We’re not just talking about it; we’re putting in place the proper support.
Up until now, the menopause has been a much-hushed subject, but thanks to the coverage in the media by celebrities such as Davina McCall, it is now very much at the forefront of people’s minds and quite rightly so.
As an employer below the menopause age, you are unlikely to know the many side effects the menopause can cause:
• Itching skin – a feeling like hundreds of insects crawling over your skin called ‘formication.’
• Dizziness and fainting.
• Anxiety and depression.
• Feelings of rage.
You are likely to have had people in your organisation who can relate to the following experiences:
• Hiding in the toilets till the hot feeling subsides.
• Stumbling to remember a word in a meeting that they have used thousands of times.
• Worrying that urge incontinence will mean they might not make it through the zoom call.
• Exhaustion from being awake night after night.
• Feeling anxious about tasks that would previously have not been of any concern.
Hopefully, you don’t have former employees who felt they had to leave because they couldn’t cope with their symptoms and remain at work. This is a tragic loss for the workplace of all that talent, training and experience as well as a huge loss for the individuals who lost their status, pay and future career goals.
Many women don’t realise their symptoms are due to the perimenopause or menopause for quite some time (or even until after they pass) so that’s an added layer of complication. Hopefully, we will see this improve as knowledge spreads with the new climate of openness.
With symptoms that are so varied and hard to diagnose it is understandably difficult for employers to know what support to provide, without reaching out to experts for guidance. Fundamental to getting support in the workplace right is putting in place a workplace policy. The policy must be anchored around the basis that perimenopause and menopause symptoms are common and natural side effects of reaching a particular stage in life – not imagined or overplayed, not a reason for discrimination or shame. Those experiencing symptoms must be entitled to sick leave, flexibility and support. HR Revolution can help with the documenting of a menopause workplace policy which works for your industry and people.
We can work with you to create your bespoke policy ensuring it covers everything your business needs, from training, and recommended adjustments to signposting and beyond.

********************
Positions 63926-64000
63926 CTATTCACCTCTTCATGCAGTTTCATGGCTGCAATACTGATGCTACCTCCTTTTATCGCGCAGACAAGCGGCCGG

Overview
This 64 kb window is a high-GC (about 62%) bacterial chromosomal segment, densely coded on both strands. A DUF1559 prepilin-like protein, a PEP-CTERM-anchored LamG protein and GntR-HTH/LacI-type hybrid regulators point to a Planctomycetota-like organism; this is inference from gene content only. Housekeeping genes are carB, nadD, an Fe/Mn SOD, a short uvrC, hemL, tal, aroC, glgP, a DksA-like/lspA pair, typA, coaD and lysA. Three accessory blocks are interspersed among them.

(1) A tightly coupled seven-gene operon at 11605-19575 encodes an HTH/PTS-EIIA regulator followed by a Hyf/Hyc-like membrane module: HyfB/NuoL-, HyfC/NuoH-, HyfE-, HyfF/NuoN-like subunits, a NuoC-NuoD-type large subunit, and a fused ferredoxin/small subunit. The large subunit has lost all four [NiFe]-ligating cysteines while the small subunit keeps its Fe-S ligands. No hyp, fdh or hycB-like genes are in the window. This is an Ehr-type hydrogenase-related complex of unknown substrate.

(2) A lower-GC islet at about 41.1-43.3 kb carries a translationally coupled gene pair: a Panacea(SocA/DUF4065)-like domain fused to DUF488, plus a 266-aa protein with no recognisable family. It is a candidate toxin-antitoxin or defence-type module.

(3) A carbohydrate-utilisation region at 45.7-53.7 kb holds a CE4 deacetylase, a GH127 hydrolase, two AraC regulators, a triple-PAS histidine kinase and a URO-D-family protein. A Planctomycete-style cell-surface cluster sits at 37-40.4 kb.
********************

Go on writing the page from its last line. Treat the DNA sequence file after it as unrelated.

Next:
Your policy should be shared with the whole business, form the basis for any training requirements for managers and be reviewed regularly. It should let people know who the point of contact is in your organisation that can help with menopause-related queries and be sure to be clear on your business’ views when dealing with menopause. It is important to highlight your commitment to supporting staff and ensuring the prevention of any form of discrimination in the workplace.
Education needs to be at the heart of any policy. Not only do women and employers need further education about the menopause (and perimenopause) but so do husbands, partners, brothers and co-workers to understand the impact it can have on women and behave appropriately. Education enables everyone to understand how complex and impactful the menopause can be so they can empathise and offer the right support, without discrimination.
As with almost every workplace issue, creating channels of communication is absolutely vital. We spoke with Kathryn Colas, a menopause management expert and author of “How to Survive Menopause Without Losing Your Mind” and she writes:
“In my experience… introducing menopause into any conversation at work or at home, is the starting point. These conversations help to break down taboos and misunderstandings, bringing everyone into the conversation. Menopause is not a minority issue, nor should it be looked at in isolation.”
Building a corporate culture in which discussion of menopause issues is acceptable and encouraged is a positive step forward. Providing menopause groups or a ‘buddy’ system means those who are suffering from symptoms know there is someone they can reach out to in confidence. That person(s) must not only be trained to understand, empathise and advise but they should also be granted the power to authorise changes e.g., a move of a desk nearer to a window, providing a second uniform to change into, authorise extra breaks or provide a desk fan.
As a female-led organisation with a focus on people, we are delighted that no one in our team will be suffering in silence and that we can give them support and tools to stay with us and remain productive. We are determined to help other business owners and organisations navigate the scenarios that can arise in a respectful and forward-thinking organisation.
We would like to finish by saying what a step change it is for HR to be openly talking about perimenopause and menopause and we salute everyone involved in pushing the taboo that has surrounded it for far too long.
If you would like to discuss how we can help with your menopause policy, please get in touch and email us at firstname.lastname@example.org.
We also have free resources you can use to provide awareness and support to your employees – click here to access your free guide and poster to Menopause in the workplace.